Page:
“Hollywood … doesn’t matter much anymore”

People don’t talk about movies the way they once did. It would seem absurd to say, as [Pauline] Kael once did, that she knew whether she would like someone by the films he or she liked. Once at the center, movies increasingly sit on the cultural margins.

This is both a symptom and a cause of their distress. Two years ago, writing in these pages, I described an ever-growing culture of knowingness, especially among young people, in which being regarded as part of an informational elite — an elite that knew which celebrities were dating each other, which had had plastic surgery, who was in rehab, etc. — was more gratifying than the conventional pleasures of moviegoing.

In this culture, the intrinsic value of a movie, or of most conventional entertainments, has diminished. Their job now is essentially to provide stars for People, Us, “Entertainment Tonight” and the supermarket tabloids, which exhibit the new “movies” — the stars’ life sagas.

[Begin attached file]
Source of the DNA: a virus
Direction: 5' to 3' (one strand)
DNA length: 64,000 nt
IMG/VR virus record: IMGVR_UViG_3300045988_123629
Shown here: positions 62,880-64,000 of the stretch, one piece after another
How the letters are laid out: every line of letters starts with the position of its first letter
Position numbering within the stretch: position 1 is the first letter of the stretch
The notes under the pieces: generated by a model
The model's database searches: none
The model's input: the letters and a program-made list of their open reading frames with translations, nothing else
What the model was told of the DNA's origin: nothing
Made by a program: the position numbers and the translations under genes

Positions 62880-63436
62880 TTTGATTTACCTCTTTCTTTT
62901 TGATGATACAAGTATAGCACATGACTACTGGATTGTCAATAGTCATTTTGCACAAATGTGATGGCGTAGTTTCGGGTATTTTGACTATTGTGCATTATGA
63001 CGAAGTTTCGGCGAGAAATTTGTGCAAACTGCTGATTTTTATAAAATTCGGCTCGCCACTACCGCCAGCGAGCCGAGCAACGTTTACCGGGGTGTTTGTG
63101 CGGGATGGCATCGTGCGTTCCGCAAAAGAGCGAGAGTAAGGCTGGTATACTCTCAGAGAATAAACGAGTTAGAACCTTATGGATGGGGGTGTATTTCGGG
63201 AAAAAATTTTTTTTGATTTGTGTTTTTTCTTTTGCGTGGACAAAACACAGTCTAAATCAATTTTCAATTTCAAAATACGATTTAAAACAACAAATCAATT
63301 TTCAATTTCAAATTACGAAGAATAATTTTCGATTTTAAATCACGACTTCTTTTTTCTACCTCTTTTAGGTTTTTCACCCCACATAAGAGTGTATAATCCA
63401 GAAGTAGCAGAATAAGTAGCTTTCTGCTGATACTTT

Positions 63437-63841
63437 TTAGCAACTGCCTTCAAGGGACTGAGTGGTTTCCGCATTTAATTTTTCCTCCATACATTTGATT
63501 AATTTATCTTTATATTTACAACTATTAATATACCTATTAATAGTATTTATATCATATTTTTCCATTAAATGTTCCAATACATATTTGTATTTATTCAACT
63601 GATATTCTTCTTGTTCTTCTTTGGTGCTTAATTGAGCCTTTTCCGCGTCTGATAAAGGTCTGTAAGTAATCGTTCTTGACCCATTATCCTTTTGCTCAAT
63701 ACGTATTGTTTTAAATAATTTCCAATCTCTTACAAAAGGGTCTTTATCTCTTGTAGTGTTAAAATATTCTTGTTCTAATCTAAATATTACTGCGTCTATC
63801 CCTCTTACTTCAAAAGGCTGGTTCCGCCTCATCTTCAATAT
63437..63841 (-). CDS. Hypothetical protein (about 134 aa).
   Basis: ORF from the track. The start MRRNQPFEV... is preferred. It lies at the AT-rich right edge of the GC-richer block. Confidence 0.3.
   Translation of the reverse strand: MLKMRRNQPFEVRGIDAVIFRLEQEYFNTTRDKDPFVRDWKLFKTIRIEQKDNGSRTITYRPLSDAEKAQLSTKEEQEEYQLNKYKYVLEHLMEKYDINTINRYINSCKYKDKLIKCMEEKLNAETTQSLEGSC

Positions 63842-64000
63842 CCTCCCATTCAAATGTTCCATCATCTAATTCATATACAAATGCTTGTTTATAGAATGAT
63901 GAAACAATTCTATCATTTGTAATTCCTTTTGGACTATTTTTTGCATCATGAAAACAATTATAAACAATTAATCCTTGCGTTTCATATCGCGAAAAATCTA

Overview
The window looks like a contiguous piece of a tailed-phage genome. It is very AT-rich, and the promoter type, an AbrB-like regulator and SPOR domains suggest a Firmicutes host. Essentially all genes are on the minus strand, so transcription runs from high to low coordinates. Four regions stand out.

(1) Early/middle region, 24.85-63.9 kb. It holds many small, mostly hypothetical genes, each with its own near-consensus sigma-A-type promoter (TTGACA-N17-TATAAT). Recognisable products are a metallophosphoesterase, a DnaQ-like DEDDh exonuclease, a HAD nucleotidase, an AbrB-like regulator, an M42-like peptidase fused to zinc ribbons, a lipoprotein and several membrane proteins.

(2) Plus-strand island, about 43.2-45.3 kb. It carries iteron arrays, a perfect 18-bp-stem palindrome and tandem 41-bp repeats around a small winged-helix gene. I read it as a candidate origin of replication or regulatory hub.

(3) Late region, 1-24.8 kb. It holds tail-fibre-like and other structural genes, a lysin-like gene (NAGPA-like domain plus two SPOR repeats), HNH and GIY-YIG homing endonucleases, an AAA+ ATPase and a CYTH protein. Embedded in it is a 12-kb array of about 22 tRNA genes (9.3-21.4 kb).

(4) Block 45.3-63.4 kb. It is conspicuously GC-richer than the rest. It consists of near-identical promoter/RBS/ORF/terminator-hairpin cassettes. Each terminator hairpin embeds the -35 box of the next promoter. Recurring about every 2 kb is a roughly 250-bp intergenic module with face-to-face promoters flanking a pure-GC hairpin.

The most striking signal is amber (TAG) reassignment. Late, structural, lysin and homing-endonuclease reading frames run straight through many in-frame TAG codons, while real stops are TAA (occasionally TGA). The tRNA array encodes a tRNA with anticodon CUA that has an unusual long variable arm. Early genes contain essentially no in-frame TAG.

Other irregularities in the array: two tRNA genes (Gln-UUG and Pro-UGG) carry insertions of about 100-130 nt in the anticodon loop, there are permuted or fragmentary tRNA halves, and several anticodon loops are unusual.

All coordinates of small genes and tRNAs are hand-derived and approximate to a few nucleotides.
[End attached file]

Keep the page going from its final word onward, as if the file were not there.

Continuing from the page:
Traditional movies have a very difficult time competing against these real-life stories, whether it is the shenanigans of TomKat or Brangelina, Anna Nicole Smith’s death or Britney Spears’ latest breakdown. These are the features that now dominate water-cooler chat. There may have been a time when these stories generated publicity for the movies. Now, however, the movies are more likely to generate publicity for the stories, which have a life, and an entertainment value, of their own.

The movie magic is gone: Hollywood, which once captured the nerve center of American life, doesn’t matter much anymore,” by Neal Gabler, Los Angeles Times, February 25, 2007

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Posted in: Caught Our Eye

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